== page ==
On Sunday, October 22nd, I ran the 2017 Marine Corps Marathon in Washington, DC. I’ve been having sleeping issues over the past few weeks, so I felt a bit under-trained coming into this race…and then life decided to split 8’s and double down on the challenge when I began getting nauseous and extremely congested the evening before the race. My charity team – Do Away With SMA (“DAWS”, for short) had four runners competing in the marathon, myself being one of them. As President of the charity, I really felt a duty to suck it up and fight through whatever evil microscopic annoyance turning my stomach into the biological equivalent of Disney’s California Screamin’.
The marathon expo was held at the Gaylord National in Arlington, VA. Obtaining the bib and race shirt was an extremely quick and seamless process. The long sleeve shirts issued to every runner have always had a reputation for being of the highest quality – and this year was no exception. The race gear contained a decent selection of designs – but Large and Extra Large sizes were unavailable by Saturday morning. So – note to 2018 runners – go to the expo on Friday if you are looking for large or extra large jackets and quarter-zip shirts.
Getting to the starting line on Sunday morning was a simple process, as I stayed at the Hampton Inn across the street from the Gaylord National, and the marathon ran buses from the race’s home resort to the runners village beginning at 4:30am. Another note to 2018 runners: pack a throw-away sweatshirt, as early morning temperatures can get into the mid 40’s in mid October (I didn’t pack anything to keep me warm, and I couldn’t get the chill out of my chest until the race began. Two hours of standing in the cold, unprepared). Once we headed to the starting line, the sun decided to show up, taking some of the chill out of the air.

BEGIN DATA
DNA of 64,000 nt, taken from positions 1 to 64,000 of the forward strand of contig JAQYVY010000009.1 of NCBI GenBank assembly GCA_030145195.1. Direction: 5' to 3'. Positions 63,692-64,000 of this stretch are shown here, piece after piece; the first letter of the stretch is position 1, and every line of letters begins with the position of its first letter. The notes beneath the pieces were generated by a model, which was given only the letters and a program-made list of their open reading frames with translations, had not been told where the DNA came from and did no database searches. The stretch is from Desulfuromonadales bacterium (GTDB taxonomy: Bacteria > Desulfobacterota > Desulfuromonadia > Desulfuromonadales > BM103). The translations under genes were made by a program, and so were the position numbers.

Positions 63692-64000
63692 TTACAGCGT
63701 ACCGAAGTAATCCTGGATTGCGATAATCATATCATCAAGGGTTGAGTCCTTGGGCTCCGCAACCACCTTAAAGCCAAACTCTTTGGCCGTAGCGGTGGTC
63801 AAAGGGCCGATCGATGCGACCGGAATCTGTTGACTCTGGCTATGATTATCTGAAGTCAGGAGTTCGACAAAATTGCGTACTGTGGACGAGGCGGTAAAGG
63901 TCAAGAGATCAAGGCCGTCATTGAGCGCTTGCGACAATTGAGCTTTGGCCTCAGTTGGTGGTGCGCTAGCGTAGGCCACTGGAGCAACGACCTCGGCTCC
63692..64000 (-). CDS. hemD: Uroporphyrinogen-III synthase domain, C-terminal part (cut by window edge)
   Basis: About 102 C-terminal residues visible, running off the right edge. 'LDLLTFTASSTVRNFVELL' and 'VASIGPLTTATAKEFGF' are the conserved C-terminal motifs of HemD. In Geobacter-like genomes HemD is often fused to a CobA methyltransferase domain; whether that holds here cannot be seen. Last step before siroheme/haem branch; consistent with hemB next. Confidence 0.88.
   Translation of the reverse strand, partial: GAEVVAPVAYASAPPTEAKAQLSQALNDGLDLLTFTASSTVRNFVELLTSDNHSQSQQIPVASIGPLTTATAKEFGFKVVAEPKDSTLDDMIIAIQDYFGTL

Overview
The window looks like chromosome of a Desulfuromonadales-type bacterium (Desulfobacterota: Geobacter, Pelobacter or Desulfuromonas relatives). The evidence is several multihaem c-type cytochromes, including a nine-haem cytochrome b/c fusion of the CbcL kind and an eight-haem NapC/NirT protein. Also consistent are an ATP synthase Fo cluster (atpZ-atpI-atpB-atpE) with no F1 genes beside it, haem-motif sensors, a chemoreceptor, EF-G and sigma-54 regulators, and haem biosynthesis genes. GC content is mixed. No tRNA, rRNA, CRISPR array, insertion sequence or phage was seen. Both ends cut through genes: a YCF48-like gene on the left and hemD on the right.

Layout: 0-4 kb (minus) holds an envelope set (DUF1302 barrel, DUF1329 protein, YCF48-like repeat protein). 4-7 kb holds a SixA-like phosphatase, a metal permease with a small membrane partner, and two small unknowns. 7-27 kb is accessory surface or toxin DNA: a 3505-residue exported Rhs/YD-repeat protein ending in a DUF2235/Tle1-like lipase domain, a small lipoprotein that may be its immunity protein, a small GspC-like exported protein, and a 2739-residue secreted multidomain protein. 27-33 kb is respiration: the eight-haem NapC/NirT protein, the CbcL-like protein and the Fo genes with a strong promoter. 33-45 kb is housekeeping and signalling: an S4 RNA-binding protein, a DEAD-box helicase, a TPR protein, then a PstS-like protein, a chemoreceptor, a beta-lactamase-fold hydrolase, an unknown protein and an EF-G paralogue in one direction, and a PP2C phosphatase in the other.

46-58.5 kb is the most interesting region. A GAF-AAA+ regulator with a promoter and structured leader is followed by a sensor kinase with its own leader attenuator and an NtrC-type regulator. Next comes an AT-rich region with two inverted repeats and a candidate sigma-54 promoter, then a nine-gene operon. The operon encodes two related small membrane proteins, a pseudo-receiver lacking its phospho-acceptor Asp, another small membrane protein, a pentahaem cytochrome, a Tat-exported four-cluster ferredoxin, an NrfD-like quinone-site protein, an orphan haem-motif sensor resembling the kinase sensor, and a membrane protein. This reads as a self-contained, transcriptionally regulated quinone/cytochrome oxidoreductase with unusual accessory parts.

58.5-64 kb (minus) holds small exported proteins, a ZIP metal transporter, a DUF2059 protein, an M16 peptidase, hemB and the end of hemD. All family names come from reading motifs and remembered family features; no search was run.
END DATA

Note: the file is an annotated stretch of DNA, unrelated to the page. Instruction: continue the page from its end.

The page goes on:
A parachute team flew the American flag in to the starting line as the anthem played. This was followed by an amazing flyover…and then the howitzer went off, starting the long march to the finish line.
Within the first two miles, there are several hills – so be ready for that and stay under control early on – don’t go out too fast, or else this course will punish you in a way that other races can only dream of. As it was, I felt solid early on pace-wise, even struggling through the congestion. The one thing on my mind during those first few miles was my like of fuel in my stomach, as that evil microscopic annoyance basically yelled “EVERYBODY OUT!” about an hour after dinner Saturday night. The good internal vibes existed up until mile 9….and then I began to feel like I was already running on empty. Not a good point in the race to feel like this. Yet another note to 2018 runners: make sure you take in calories 2 hours before race time – top off your tank – because you’ll need the energy later.